Broke Celtic owner’s plea
Business Day has learnt that Max Tshabalala asked the PSL executive committee for a significant loan to tide over his club
Bloemfontein Celtic’s beleaguered and broke owner, Max Tshabalala, has asked the Premier Soccer League (PSL) for money to help pay his players and avoid a meltdown of the club in the latest twist to an increasingly drawn-out saga
Business Day has learnt that Tshabalala asked the PSL executive committee for a significant loan to tide over his club as he awaits new offers to purchase the franchise.
Tshabalala is back in control again after the proposed sale of the club to business people Sinki Leshababane and Moeketsi Mosola fell through a fortnight ago. It has meant another month without pay for players‚ who last week refused to train in protest but did play on Sunday.
They lost their first game of the season, going down 1-0 at home to Maritzburg United.
Tshabalala is heavily in debt after the collapse of his tender empire‚ with money owed to banks and the SA Revenue Service (Sars).
An array of his vehicles were auctioned earlier in September and six houses have been repossessed by the bank‚ according to insiders. This is on top of a large tax bill, which he and Celtic owe to Sars.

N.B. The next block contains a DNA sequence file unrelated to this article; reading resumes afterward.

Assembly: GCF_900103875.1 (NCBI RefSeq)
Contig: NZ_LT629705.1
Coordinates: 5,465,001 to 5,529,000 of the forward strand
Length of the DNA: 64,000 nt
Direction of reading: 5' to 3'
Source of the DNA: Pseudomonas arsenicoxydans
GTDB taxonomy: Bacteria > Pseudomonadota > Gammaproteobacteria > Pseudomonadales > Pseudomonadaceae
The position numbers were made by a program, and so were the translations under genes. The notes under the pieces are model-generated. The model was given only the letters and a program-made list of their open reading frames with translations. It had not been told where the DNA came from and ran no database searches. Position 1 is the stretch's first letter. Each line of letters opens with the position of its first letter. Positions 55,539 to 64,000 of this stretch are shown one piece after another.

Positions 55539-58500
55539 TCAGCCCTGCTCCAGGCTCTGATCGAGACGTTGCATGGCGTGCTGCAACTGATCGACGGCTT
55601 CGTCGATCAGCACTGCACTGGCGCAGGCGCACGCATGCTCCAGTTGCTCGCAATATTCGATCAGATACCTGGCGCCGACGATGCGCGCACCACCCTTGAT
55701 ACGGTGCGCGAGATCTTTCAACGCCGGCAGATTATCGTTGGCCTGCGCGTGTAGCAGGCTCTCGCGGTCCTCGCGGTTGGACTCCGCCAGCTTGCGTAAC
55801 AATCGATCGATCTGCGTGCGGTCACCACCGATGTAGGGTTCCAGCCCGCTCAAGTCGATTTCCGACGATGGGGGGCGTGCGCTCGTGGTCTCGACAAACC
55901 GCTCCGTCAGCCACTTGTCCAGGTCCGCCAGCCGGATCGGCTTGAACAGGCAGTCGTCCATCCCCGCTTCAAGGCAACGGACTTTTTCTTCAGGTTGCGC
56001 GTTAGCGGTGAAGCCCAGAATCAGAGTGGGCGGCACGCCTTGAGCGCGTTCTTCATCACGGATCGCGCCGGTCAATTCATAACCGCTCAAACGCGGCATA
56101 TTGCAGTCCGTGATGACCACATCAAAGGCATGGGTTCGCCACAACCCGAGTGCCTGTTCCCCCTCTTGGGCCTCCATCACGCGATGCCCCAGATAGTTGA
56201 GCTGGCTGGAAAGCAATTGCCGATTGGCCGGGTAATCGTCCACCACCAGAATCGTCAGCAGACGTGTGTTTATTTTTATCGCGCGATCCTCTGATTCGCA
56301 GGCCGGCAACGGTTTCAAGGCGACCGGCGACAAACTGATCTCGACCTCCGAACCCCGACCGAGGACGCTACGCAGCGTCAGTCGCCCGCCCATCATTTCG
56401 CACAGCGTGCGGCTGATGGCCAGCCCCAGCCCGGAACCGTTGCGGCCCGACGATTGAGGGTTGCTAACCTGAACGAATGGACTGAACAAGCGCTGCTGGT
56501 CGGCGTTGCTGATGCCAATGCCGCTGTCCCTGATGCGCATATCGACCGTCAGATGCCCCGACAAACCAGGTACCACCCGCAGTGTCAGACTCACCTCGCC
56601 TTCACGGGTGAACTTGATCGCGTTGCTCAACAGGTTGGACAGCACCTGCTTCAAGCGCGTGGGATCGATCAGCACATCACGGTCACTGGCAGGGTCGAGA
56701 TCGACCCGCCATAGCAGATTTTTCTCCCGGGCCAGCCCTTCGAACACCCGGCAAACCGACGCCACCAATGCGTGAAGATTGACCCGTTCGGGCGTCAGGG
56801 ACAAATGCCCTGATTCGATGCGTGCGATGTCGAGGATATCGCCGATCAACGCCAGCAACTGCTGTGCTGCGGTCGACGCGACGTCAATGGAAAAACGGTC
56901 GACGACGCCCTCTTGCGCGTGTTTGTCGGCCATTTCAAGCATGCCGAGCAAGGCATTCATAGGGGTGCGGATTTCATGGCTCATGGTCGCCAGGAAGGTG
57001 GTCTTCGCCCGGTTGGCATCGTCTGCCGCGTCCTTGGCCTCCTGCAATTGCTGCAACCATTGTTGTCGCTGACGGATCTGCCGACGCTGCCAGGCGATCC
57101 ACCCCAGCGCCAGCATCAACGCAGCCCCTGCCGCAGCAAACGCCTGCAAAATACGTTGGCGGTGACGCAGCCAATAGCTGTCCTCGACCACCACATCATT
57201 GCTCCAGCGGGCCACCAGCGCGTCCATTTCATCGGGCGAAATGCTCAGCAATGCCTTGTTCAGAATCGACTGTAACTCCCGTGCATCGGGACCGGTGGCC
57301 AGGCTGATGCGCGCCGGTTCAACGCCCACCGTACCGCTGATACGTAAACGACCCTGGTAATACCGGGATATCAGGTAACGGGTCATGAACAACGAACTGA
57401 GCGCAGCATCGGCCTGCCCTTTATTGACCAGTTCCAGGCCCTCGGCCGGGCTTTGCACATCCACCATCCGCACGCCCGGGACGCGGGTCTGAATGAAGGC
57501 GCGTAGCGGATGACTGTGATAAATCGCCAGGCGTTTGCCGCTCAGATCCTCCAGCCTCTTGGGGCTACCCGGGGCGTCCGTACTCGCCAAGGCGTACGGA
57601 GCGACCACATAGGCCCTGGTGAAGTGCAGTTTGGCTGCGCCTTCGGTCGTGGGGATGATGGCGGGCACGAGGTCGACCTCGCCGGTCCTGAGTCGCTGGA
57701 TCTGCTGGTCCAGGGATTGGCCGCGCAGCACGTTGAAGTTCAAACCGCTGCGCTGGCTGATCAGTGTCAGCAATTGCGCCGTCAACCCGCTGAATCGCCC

The debt pile at Celtic is the reason for the collapse of the proposed sale to Leshababane and Mosola. Insiders say their lawyers advised them against going ahead after due diligence of Celtic’s books revealed unpaid transfer fees‚ signing-on fees‚ salaries and tax.
The proposed new owners had already advanced R3m to keep the club ticking over and to pay wages. They had effectively been in control of Celtic since the start of the season.
They now want their money back‚ claiming Tshabalala was negotiating in bad faith, but they will have to get in a long queue of debtors.
Tshabalala‚ who has denied negotiating in bad faith‚ is said to owe R60m-R70m.
He received millions in tenders from the Free State provincial government but fell foul of political leaders and his empire has come crashing down as the money well runs dry. Celtic is for sale at R40m but any prospective owners will be taking on significant debt.
Influential PSL figures have advised Tshabalala to give away the club and let the new owner take over the debt‚ otherwise he is going to sink into an even deeper hole. But Tshabalala is obviously keen to make some money out of the deal to alleviate his situation.
It is understood there has been interest from Jimmy Augousti‚ the previous owner and a former player.
Augousti is likely the only chance to keep the club in the Free State‚ which Tshabalala said was his preference.
However, now he is happy to sell anywhere‚ he said at the weekend.